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What's in a Name? Turns Out, A Lot


On July 1 at midnight, the culmination of over a year’s worth of work will finalize as the Dabney S. Lancaster Community College (DLCC) in Clifton Forge, VA officially takes on its new name: Mountain Gateway Community College.

It’s not alone.

Staff at Laurel Ridge Community College's Middletown Campus stand next to their new sign. The college changed its name on June 3, from Lord Fairfax Community College.Staff at Laurel Ridge Community College's Middletown Campus stand next to their new sign. The college changed its name on June 3, from Lord Fairfax Community College.Roughly 170 miles to the east, John Tyler Community College will transform into Brightpoint Community College, also on July 1. Two weeks later on July 12, Thomas Nelson Community College will become Virginia Peninsula Community College. And just last week, Lord Fairfax Community College officially became Laurel Ridge Community College.

In all, five community colleges in the state have either already changed their names or are finalizing the process, completing a statewide movement sparked after the murder of George Floyd two years ago.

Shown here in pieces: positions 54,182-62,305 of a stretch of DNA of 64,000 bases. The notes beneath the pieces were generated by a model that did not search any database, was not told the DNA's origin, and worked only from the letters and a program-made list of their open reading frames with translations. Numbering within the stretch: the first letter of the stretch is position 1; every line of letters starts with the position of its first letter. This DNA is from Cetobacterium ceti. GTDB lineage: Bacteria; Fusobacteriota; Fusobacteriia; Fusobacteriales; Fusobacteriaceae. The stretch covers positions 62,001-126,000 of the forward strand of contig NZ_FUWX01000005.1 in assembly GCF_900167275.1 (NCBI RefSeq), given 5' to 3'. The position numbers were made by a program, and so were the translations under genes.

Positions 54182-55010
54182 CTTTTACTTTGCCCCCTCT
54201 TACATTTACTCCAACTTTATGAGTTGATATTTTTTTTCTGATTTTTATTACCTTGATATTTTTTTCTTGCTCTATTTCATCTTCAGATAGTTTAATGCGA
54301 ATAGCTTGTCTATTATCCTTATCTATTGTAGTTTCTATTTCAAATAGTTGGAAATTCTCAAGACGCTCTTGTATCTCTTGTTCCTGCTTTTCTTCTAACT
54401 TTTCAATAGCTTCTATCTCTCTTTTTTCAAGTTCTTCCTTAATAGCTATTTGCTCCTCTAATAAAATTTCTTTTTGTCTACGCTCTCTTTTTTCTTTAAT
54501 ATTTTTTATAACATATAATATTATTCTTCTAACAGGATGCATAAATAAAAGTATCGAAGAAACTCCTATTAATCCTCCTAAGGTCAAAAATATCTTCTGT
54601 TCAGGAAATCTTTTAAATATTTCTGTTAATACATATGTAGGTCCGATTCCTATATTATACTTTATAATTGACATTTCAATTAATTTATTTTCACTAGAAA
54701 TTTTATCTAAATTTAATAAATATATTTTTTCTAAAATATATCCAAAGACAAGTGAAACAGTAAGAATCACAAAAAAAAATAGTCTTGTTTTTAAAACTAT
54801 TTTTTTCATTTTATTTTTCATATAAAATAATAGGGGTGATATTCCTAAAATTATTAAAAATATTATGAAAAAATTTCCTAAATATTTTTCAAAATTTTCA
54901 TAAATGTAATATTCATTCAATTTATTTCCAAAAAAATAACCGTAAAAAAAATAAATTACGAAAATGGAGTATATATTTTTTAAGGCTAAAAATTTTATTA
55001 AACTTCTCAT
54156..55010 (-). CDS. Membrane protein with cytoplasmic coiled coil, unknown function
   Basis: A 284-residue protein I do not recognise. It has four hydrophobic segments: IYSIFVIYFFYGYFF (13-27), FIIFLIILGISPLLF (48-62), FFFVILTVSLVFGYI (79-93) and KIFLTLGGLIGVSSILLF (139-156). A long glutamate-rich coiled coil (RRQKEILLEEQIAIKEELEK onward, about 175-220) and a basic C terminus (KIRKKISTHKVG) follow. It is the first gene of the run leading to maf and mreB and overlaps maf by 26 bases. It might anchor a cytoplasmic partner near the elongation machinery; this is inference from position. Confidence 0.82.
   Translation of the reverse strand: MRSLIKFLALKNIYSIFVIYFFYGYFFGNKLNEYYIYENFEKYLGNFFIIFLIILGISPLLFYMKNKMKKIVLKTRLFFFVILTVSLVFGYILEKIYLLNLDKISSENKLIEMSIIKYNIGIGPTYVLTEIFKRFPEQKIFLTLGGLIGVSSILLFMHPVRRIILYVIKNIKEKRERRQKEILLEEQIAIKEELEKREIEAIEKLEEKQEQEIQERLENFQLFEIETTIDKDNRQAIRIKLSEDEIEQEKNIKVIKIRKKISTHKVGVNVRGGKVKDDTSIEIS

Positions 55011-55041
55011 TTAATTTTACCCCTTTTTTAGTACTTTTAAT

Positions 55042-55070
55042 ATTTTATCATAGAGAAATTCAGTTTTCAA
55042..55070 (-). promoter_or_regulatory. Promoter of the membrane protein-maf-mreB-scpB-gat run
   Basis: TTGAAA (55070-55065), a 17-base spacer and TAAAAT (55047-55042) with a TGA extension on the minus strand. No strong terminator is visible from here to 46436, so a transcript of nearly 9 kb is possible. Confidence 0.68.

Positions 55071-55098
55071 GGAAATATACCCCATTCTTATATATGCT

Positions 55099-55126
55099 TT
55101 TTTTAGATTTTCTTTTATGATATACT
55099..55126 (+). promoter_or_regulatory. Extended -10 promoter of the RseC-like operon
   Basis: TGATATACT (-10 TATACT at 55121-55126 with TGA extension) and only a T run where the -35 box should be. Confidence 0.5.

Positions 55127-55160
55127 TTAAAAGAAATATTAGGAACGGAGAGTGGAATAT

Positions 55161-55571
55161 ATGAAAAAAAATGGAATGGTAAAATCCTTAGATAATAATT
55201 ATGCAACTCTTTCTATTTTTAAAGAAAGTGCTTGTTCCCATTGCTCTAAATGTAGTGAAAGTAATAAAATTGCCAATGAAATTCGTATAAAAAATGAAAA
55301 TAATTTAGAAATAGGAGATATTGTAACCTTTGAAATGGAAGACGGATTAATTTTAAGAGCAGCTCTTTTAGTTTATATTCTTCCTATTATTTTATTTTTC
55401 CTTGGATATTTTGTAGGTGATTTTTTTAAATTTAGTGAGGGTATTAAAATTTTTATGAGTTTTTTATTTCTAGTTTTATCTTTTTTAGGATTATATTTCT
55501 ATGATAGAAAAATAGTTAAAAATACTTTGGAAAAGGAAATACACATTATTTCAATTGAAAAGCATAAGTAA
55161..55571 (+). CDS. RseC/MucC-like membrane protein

The Virginia Community Colleges System (VCCS) Chancellor Glenn DuBois wrote to each of his 23 college presidents in July 2020, asking them to conduct a thorough review of the names of their colleges, campuses, and facilities. That request was codified by the state board one year later with a new policy that institution names must reflect the inclusivity and diversity prioritized in the VCCS mission statement.

Across the VCCS system, which serves almost a quarter million students, 44% of the student population are minoritized populations. Many of the colleges were created and named over 60 years ago, “and some were named for people who represented a different time and very different values that are unacceptable in the current era,” said Jim Babb, internal communications manager at VCCS.

The idea of changing the names of beloved community institutions did not go over well with everyone. Litigation was even brought against the state board, arguing that the decision to rename the five colleges did not follow proper procedure. Babb said the board (and the colleges changing their names) have been straightforward and transparent, working with their communities on this process.

Dr. John J. Rainone, president of DLCC, agrees.

“There was resistance to changing the name,” said Rainone. “It was also this time that statues were being removed in Richmond, VA, and all over the country. The feel was, 'well, the name’s been fine for 60 years, why are we changing all of these things?'”

Dr. John J. Rainone, president of Dabney S. Lancaster Community College, soon to be known as Mountain Gateway Community College.Dr. John J. Rainone, president of Dabney S. Lancaster Community College, soon to be known as Mountain Gateway Community College.Resistance came from different corners of the DLCC community, including alumni, legislators, local elected officials, and even the living descendants of Dabney S. Lancaster himself. Lancaster was a former state education superintendent and president of Longwood University in Farmville, VA.